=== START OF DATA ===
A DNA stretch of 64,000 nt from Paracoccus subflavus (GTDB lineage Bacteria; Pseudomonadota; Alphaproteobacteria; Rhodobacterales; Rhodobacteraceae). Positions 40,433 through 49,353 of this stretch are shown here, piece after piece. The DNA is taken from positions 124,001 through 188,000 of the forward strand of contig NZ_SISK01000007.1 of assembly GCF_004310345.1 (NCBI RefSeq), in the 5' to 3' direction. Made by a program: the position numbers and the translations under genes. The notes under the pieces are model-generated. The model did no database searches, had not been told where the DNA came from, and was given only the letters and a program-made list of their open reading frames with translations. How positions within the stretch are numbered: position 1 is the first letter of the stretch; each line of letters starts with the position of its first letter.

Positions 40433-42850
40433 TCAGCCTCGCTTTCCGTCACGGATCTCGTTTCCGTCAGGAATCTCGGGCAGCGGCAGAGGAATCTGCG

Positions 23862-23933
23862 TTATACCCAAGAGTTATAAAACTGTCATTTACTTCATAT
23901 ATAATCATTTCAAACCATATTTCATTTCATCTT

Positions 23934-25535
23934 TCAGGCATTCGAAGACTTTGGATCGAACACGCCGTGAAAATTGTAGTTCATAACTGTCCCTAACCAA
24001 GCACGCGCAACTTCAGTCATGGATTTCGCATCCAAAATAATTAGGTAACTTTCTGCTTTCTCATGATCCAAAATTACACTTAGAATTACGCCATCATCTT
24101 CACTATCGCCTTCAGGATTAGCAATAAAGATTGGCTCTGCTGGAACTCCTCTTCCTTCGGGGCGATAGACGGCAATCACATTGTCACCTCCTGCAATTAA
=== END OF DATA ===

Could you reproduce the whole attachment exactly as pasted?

A DNA stretch of 64,000 nt from Paracoccus subflavus (GTDB lineage Bacteria; Pseudomonadota; Alphaproteobacteria; Rhodobacterales; Rhodobacteraceae). Positions 40,433 through 49,353 of this stretch are shown here, piece after piece. The DNA is taken from positions 124,001 through 188,000 of the forward strand of contig NZ_SISK01000007.1 of assembly GCF_004310345.1 (NCBI RefSeq), in the 5' to 3' direction. Made by a program: the position numbers and the translations under genes. The notes under the pieces are model-generated. The model did no database searches, had not been told where the DNA came from, and was given only the letters and a program-made list of their open reading frames with translations. How positions within the stretch are numbered: position 1 is the first letter of the stretch; each line of letters starts with the position of its first letter.

Positions 40433-42850
40433 TCAGCCTCGCTTTCCGTCACGGATCTCGTTTCCGTCAGGAATCTCGGGCAGCGGCAGAGGAATCTGCG

Positions 23862-23933
23862 TTATACCCAAGAGTTATAAAACTGTCATTTACTTCATAT
23901 ATAATCATTTCAAACCATATTTCATTTCATCTT

Positions 23934-25535
23934 TCAGGCATTCGAAGACTTTGGATCGAACACGCCGTGAAAATTGTAGTTCATAACTGTCCCTAACCAA
24001 GCACGCGCAACTTCAGTCATGGATTTCGCATCCAAAATAATTAGGTAACTTTCTGCTTTCTCATGATCCAAAATTACACTTAGAATTACGCCATCATCTT
24101 CACTATCGCCTTCAGGATTAGCAATAAAGATTGGCTCTGCTGGAACTCCTCTTCCTTCGGGGCGATAGACGGCAATCACATTGTCACCTCCTGCAATTAA